Analysis in Lean and Agile Environments

Tom and Angela Hathaway
A free video tutorial from Tom and Angela Hathaway
BA-EXPERTS: Business Analysis for Anyone Wearing the BA Hat
4.3 instructor rating • 12 courses • 41,080 students

Lecture description

When do you perform critical business analysis activities in Lean and Agile approaches and what level of detail do the activities need to achieve?

Learn more from the full course

Agile Business Analysis: Getting / Writing Lean Requirements

Business Analysis Techniques for Discovering Requirements, User Stories, Features, and Gherkin (Given-When-Then) Tests

04:36:58 of on-demand video • Updated October 2019

  • Define the capabilities and challenges of Lean and Agile software development philosophies
  • Adapt 10 different requirements gathering (elicitation) techniques to Lean, Agile, and Continuous Delivery software development environments
  • Support Lean or Agile teams by expressing business needs and wants in formats that optimally support all modern Software Development Methodologies (SDM)
  • Reduce the time wasted on miscommunication between stakeholders of IT projects by recognizing and removing terms and phrases that can be easily misinterpreted
  • Drill-down into requirements, features, user stories, and functions to identify and express test scenarios in Given-When-Then statements to facilitate automated testing
  • Identify 17 types of Non-Functional Requirements (NFR) and develop Given-When-Then (GWT) test scenarios for them
  • Leverage the learning curve to incorporate the presented techniques into your job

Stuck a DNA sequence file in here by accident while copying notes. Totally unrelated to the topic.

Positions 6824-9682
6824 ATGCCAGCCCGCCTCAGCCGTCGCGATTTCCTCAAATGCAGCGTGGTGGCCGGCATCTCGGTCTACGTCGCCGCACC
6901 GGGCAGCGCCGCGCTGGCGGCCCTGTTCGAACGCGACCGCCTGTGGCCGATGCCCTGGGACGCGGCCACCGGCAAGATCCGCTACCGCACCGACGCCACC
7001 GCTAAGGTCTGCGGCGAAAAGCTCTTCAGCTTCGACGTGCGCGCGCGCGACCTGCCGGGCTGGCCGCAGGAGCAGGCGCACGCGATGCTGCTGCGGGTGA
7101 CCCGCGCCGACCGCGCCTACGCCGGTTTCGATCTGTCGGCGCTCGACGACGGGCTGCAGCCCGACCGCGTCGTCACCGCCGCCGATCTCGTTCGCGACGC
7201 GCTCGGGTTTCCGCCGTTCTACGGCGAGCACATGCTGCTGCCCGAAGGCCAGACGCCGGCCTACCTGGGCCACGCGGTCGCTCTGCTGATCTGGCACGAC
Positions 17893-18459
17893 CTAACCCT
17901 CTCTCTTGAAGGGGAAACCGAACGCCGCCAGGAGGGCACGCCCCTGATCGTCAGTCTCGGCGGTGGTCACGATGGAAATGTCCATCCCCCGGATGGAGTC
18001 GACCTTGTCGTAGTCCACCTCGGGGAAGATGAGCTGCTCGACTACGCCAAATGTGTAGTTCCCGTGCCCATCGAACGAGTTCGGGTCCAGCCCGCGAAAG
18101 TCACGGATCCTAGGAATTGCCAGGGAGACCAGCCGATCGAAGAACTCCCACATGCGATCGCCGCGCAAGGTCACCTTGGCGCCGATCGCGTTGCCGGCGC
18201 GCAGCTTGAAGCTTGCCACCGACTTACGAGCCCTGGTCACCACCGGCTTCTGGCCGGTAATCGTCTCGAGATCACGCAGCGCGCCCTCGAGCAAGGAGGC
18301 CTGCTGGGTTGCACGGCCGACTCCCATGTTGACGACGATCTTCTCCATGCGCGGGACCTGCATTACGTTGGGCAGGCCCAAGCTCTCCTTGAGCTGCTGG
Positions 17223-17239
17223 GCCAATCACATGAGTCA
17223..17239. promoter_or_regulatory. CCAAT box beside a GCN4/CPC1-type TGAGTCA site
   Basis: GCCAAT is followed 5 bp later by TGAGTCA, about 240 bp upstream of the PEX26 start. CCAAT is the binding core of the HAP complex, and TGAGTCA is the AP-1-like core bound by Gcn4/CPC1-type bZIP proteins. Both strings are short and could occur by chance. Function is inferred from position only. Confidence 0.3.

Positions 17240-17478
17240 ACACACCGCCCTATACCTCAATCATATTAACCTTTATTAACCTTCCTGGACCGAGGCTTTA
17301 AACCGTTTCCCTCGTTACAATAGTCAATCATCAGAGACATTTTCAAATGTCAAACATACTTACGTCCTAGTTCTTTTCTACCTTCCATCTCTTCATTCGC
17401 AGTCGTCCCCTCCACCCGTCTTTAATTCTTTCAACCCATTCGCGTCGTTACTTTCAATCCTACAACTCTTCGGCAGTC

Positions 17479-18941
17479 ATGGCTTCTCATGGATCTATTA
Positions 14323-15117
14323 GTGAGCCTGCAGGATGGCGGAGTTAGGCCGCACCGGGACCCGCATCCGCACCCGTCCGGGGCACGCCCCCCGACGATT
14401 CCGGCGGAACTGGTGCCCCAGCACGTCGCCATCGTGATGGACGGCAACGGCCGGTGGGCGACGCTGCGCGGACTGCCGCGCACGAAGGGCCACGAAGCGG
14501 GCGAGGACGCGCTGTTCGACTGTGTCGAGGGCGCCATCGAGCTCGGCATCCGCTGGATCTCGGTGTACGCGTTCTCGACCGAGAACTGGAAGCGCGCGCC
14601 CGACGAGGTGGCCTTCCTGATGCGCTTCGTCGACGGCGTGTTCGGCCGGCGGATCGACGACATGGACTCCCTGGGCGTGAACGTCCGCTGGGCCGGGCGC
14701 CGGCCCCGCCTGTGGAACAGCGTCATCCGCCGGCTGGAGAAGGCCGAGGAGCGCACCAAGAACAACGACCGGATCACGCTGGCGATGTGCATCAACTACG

English [Auto] OK so our topic is trying to figure out what the business community needs and wants from I.T. in that context we usually follow the philosophy that's called business analysis meaning trying to find ways of ensuring that we know what the business community needs and wants before we start to develop it. Agile has made some very major inroads into that and in this particular instance we're going to be talking about the scrum implementation or the scrum methodology of Agile that is the most commonly used methodology for agile projects. At the beginning of a project you need to have some guidance some idea as to what you're trying to achieve. I actually have to be careful with my terminology because the word project is not really an agile idea. They talk about the product product. Here's the end result of doing work and Gyles goal is to deliver a prop a product that the user community the business community can use and that is sufficient to meet their needs. It's not necessarily going to be perfect and we're not going to keep tweaking it forever. We're going to we're going to deliver a an application or in this case an application that meets the business need as well as we can to get started. We need some kind of a document or something to start with and the early phases usually there's a thing called a vision statement which is a very common document or a very common way of expressing what an A and agile initiative is going to try to achieve. Vision statement basically is an expression of what the business community will have when the product is in installed is as complete as it's going to get in order to get started with an agile project. First off we need a thing called a product backlog now the product backlog and agile is really a collection of things that have to get done on the product in order to be able to achieve the vision and or get the vision statement that goes with the vision statement says in the early part of the project we we're basically starting off by identifying features users stories things called epix which are really complicated or maybe even complex user stories that we have to break down into more detail using stories that the developers can actually work with. But really doing is called seeding the product backlog and you're going to have a collection of things that is going to actually grow. It's going to be very flexible it's going to be volatile over the course of the project. So at the beginning you put a bunch of things into the product backlog and you can get started. The idea of a scrum approach to developing the technology is broken into First off releases and a release in the scrum terminology is really a segment of time typically a three to six month window. And it's always a fixed segment of time in which we are going to deliver working software or working application to the end user community. The key thing is it is something that is going to go into production within that three to six month timeframe. And so in the Agile world what we need to do is a thing called released planning release planning is all about looking at the product backlog which is maintained by an individual called the product owner who is responsible for the business side of the project and the agile team consisting of developers testers are going to work with the product owner to extract out of that product backlog those things that they feel they can get done in that 3 to 6 month timeframe. Actually the driving force is the product owner who says these are the things that I would really like to have and the agile team looks at those and decides can they deliver on that or not. You're extracting out of the product backlog uses stories epix features these kind of things and you're breaking them apart in the release planning to figure out okay what what what are we going to achieve. How complex are these things. How are we going to prove when we're done that they really work so what's our test strategy. What are the work items or the tasks that we have to do in order to get that job in order to to implement that particular user story or that particular feature. And so you get a bunch of things that go into the release backlog release backlog is going to be worked with by the agile team and the product owner in what are called Sprint a sprint and the scrum methodology is a section or a two to four week window of time in which the sprint the agile team excuse me will deliver working software. This is not necessarily going to go into production. It is software that has been tested it is software that works but it's not necessarily going to go out to the end users until the next release or Sprint delivers working software release delivers production ready software and the idea and the Sprint is you're looking at the release backlog and you're figuring out whether the things that we can get done in this sprint you picking out specific user stories now you're going to take those user story as a developer. The idea is the users story tells you what the end user wants. I'm going to now talk to the end user talk to the author of the user's story to make sure that I have a clear understanding of what they really really want. Now that I'm getting ready to immediately start coding it one way of doing that is have a conversation between the developer and the end user. And we're going to identify how is the end user going to test or prove when I deliver the software that it works we're going to develop test scenarios. So you have a test strategy coming out of the release planning now we're going to develop test scenarios situations and as mentioned earlier that are going to be used to prove whether or not the application does what we think it should do. And now we've gotten a better idea that we have a we're ready to do a sprint or to start the Sprint and during the course of the Sprint we're going to have ongoing conversations between developers and the product owner or the author of the of the user's story. And these may quite often and in the meantime actually involve a person who has the title of business analyst who is waiting to be at that is not a member of the agile team but is what is called the customer side team which is somebody that is out there helping the business community making sure that what the agile team is delivering is correctly understood and is that the business community knows what theyre going to get when that when the development is done. So you have these ongoing this ongoing work that is being done to develop the software. And you had these daily scrums which are meetings that are every morning the agile team starts off with a daily scrum which gives you about 15 minutes for every member of the team to report what they did yesterday. What kind of impediments they had and in agile terminology and impediment is anything that keeps the developer from getting the job done doing what they thought they could get done in a certain time frame. Impediments are given to the product owner to get resolved and if there is no instant resolution then the developers are going to do something else until that impediment becomes removed and then they can come back to work on that piece of the application that uses or whatever else it is. And now during the scrums the daily planning and during the conversations they are basically the whole team is basically looking at the of stories and developing given when then or tests and test cases which are at a level of detail where I know what data is going to be used I know exactly how we're going to prove that this particular user story this particular feature or whatever else is implemented. That's the whole concept behind the timing of that doing the analysis in an agile world. Historically and in a waterfall world we talked about strategic business analysis which was the up front work the very beginning of the project to decide if you wanted to do a project or not. Well guess what the agile or lean that's still there you still have to have something upfront to figure out do we even want to do something or are we going to expend any resources on trying to solve this particular problem. And then you have what is called Tactical business analysis that's during realist planning and Sprint planning where you're really taking it down to a lower level of detail now that the decision has been made. Let's make sure that we know where we're going. But we have a good idea of where we're going. And then you get into the conversations where you're going to do what is called operational business analysis which is getting down to a firm understanding of what the business community really really needs and wants and what their user story actually says at a lean approach. There are two concepts although they apply also there's bleed through here over into the agile world. It's a bloody mess. Come to think of it actually just in time and just in case work lean because lean is not just focused on software it is about building anything. The key concept behind lean is let's not waste our time and money and energy doing things that are later ongoing to prove to be unnecessary or totally useless. Let's not do things too early because as the world changes they may turn out to be irrelevant just in time work means. I'm going to do things immediately before I need the output. While in the manufacturing world just in time means I'm going to produce a part when somebody needs that part to put it into a bigger part into a construction or something like that. I'm not going to build a block until somebody is building a house that's just in time concept. Because the work that is downstream of building the house they might need more than one block. If they were if they had to wait every time on a block we've built it and then they could put it in there. They would be wasting their time. The twin concepts of just in time just in case just in case says I'm going to have a high enough work ahead that they don't have to wait that they're going to be able to do their job. And just in case actually it does possibly entail some wasted effort because I might think I have to do that. But as their work progresses it turns out I was wrong. I analyze the use a story that uses story has been tossed out. How that can happen but it's going to be minimized as opposed to my trying what we can waterfall tried to do of getting all of the requirements up front perfect before we ever started to write a line of code. Now the idea is we're going to get we're going to stay at least one sprint ahead of the developers with our understanding of the what the requirements are with our understanding of the uses stories of the EPIX and so on. But we're not going to analyze every uses for it we've got to the nth degree just in case they ever need it. We're only going to do the things that are going to be happening within the next sprint to make sure that we're not wasting our time in the world of lean just like an agile we have to listen and clarify vision statements we have to here use our communication and elicitation techniques in order to do that. We have to make sure that we are getting the right understanding of the vision statement and the features and actually talk a lot about we understand the same thing. Actually two people can understand the same thing and mean something very different or still be very or miles apart in what they think they understand what we're really looking for is a common or shared understanding of a situation. I have a vision statement from a senior manager. I have to make sure that I understand their intent and not just the words we're talking about in a release planning and in the sprint planning. Are we going to need communication solicitation techniques in order to ensure that we understand the users stories we understand that the features that are part of the user's stories are what has to be done. We understand the general. I have a very good idea of the solution level requirements or the functions and nonfunctional things that we're getting to and that gets even higher. And when we get down into the daily scrum or into the one on one conversations between subject matter experts are product owner and the developers we are going to need these levels of understanding across the entire spectrum for the entire project whether we're doing lean or doing agile. By the way doesn't really matter. The concept of not wasting time of not trying to do something that's impossible of recognizing complexities and dealing with the complexities in the most efficient manner. That's what makes delivering software lean agile and actually getting the customer what they need and want in a timely manner.